Despite the architects’ efforts to keep Christianity within sight of EU leaders, the politicians have lost view of Europe’s Christian roots. Thus Weber’s open devotion to Catholicism has also received many frowns.
“There are certainly people who see it critically,” Weber said, “but you have to handle that with confidence. The church and state have different relations in Europe. I certainly don’t want to change that. The diversity must be respected. But you also can’t reproach me in how I handle it. I see my faith as part of my personality.” He further explained:
I have been Catholic since my childhood. I have had and am fortunate enough to find faith as something natural. For me it is a gift. I believe that God is love that this love becomes human, as human it gives us people orientation, how we can make life successful. … This is a wonderful and beautiful idea. I am supported by faith; I’m happy about it. It gives me strength.
Weber is not dissuaded by the EU’s secularism—he is passionately committed to bring Europe back to its religious roots.
A Catholic Upbringing
On his website, Weber wrote: “During my voluntary work at the kljb (Catholic Rural Youth Movement)—as a trumpet player in the church brass instrument group—and my contribution to village life, I gained vital life experience. For me, my home is my identity.” When he announced his candidacy for the highest office in the EU in 2018, German Catholic news website domradio.de published an article titled “A Bavarian and a Catholic for Europe?” The article recounted how Weber’s Catholic upbringing almost inevitably led him to join the Christian Social Union in Bavaria. He was first elected to the Bavarian State Parliament in 2002 and became chairman of the Young Union Bavaria in 2003. From there, he decided to continue his career in the European Parliament rather than pursue a high leadership role on the national level, which many considered to be more important.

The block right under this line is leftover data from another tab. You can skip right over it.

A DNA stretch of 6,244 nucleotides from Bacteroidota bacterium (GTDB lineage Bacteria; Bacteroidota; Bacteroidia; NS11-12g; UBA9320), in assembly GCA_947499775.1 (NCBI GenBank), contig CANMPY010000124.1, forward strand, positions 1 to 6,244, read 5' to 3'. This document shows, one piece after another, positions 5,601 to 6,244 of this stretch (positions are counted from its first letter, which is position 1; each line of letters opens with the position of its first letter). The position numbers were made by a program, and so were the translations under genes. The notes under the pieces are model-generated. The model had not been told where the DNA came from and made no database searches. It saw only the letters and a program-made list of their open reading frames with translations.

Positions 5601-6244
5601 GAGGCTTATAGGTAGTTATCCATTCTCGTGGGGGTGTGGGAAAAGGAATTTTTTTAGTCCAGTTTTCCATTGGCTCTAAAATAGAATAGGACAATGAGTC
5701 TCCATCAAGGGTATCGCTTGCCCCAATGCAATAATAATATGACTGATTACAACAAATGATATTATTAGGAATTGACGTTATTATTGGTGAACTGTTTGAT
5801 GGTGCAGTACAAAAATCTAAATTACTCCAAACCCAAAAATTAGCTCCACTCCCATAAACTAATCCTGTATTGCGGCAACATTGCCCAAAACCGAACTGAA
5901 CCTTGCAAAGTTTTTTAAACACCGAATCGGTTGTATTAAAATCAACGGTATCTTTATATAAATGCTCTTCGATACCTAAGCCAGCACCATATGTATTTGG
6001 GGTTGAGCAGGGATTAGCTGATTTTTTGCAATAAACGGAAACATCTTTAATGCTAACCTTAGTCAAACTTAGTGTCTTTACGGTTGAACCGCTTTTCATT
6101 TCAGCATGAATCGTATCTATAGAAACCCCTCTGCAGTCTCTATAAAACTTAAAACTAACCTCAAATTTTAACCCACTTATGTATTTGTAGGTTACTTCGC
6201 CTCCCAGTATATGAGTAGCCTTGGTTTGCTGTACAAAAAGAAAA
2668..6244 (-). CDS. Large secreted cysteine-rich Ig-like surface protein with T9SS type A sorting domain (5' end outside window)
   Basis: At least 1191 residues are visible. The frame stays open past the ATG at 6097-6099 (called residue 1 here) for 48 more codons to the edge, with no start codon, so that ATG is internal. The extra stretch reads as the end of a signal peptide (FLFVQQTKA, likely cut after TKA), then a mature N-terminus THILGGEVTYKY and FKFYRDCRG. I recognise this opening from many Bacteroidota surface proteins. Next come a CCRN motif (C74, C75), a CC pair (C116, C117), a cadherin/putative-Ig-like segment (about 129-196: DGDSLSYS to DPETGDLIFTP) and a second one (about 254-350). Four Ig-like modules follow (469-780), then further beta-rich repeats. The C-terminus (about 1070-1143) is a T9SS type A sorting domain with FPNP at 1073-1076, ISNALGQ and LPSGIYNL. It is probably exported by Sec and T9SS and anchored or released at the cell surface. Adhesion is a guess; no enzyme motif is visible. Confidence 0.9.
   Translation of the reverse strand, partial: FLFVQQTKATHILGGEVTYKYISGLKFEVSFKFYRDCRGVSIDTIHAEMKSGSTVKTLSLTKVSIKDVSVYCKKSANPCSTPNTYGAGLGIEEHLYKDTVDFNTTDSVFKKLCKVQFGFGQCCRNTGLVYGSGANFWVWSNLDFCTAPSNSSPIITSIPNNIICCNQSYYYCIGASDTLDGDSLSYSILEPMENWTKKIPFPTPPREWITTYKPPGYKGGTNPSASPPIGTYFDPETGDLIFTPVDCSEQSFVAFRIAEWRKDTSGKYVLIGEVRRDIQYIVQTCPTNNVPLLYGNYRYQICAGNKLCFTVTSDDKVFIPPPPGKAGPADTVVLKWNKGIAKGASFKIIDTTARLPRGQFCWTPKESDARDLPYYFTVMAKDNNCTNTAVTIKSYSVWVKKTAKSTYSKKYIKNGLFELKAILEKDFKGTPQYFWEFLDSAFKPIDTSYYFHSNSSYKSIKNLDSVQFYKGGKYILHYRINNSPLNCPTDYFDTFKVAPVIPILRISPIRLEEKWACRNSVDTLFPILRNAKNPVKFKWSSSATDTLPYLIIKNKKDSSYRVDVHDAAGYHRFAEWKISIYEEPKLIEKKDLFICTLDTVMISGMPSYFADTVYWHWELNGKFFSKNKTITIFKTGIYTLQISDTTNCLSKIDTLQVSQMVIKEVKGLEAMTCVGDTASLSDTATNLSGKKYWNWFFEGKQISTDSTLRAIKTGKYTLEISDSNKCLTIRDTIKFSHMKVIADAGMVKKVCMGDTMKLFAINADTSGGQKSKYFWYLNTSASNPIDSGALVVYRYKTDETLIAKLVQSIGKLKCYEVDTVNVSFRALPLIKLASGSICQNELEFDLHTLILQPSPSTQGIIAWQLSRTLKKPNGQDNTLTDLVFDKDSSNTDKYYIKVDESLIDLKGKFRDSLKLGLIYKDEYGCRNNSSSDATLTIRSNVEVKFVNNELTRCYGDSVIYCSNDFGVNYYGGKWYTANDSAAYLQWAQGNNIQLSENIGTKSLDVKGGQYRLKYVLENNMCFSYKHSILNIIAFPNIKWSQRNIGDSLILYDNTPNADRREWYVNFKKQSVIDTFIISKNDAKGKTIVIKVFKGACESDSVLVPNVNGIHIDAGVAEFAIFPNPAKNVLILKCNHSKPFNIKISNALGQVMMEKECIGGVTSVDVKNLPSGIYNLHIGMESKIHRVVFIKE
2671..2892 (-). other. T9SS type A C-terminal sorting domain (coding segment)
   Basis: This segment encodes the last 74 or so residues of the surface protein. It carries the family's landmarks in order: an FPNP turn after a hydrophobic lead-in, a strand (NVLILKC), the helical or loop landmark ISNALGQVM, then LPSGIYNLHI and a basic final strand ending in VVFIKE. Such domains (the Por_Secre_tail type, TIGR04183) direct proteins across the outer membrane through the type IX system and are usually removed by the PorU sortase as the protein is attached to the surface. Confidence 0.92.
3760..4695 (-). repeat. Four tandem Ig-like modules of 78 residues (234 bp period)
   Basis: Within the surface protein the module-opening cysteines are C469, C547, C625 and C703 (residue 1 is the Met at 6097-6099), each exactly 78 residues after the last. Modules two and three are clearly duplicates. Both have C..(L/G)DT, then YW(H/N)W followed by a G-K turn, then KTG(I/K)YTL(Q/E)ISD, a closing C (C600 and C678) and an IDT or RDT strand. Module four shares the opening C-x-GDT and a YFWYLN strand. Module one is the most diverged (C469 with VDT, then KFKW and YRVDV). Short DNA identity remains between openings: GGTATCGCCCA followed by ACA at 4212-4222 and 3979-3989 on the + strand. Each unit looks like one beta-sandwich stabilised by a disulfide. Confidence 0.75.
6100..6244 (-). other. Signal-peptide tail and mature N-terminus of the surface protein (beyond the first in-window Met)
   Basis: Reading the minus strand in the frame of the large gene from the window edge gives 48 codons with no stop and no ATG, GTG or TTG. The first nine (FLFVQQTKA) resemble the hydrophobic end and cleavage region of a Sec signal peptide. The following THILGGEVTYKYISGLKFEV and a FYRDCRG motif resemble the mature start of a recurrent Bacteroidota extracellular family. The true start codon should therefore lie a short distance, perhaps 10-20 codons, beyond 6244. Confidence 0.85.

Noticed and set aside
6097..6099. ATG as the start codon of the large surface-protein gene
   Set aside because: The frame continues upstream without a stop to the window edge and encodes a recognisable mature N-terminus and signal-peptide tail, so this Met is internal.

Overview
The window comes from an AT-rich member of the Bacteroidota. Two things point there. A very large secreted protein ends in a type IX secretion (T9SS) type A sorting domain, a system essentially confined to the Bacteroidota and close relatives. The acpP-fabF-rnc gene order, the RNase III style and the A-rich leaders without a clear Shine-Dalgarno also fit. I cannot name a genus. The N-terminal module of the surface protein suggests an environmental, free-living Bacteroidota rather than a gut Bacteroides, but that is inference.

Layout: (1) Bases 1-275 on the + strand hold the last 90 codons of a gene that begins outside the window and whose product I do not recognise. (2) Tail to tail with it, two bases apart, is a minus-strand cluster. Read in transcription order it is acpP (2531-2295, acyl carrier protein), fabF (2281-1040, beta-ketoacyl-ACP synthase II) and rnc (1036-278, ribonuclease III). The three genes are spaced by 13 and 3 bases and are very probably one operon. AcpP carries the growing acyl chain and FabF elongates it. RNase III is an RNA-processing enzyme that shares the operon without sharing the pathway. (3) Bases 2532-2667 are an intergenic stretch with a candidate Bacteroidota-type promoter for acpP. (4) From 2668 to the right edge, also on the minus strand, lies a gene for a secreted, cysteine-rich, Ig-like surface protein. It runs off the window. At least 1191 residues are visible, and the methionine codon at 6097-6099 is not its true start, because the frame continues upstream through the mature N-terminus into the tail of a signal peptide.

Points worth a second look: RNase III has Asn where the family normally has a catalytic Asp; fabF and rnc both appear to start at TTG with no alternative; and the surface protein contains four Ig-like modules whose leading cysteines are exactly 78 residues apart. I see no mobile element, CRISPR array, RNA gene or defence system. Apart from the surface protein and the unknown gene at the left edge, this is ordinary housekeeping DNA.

All along, Weber kept his Catholic homeland and upbringing in mind. The article recounted: “As much as he enjoys working for Europe, he feels very rooted in his homeland, which also includes being Catholic.”
Weber is also a member of the National Committee of Catholics in Bavaria and the Central Committee of German Catholics, and he presides over the circle of Friends of the Benedictine Abbey of Rohr.
“Weekly church attendance is no duty for me; rather, it is an enriching and spiritual experience,” Weber wrote on his website. “Christianity enriches my life, inducing a sense of continuity and stability in an increasingly fast-paced world. In the past, I regularly spent time in monasteries to foster spirituality and gain renewed momentum.”
Weber’s campaign rhetoric reveals how his faith will shape the EU in the future.
Religion Guides Weber’s Politics
Weber doesn’t deny that his religious upbringing guides his politics. He encourages others to take a similar approach. In reply to Tagespost’s question about whether his religion shapes his political style, he said: “I have always tried to practice a style that is honest and argumentative, but allows for competition and makes an offer. There was never the need or temptation for me to go another way. I would never deny other politicians to walk the sincere way, even if they are not Christians.”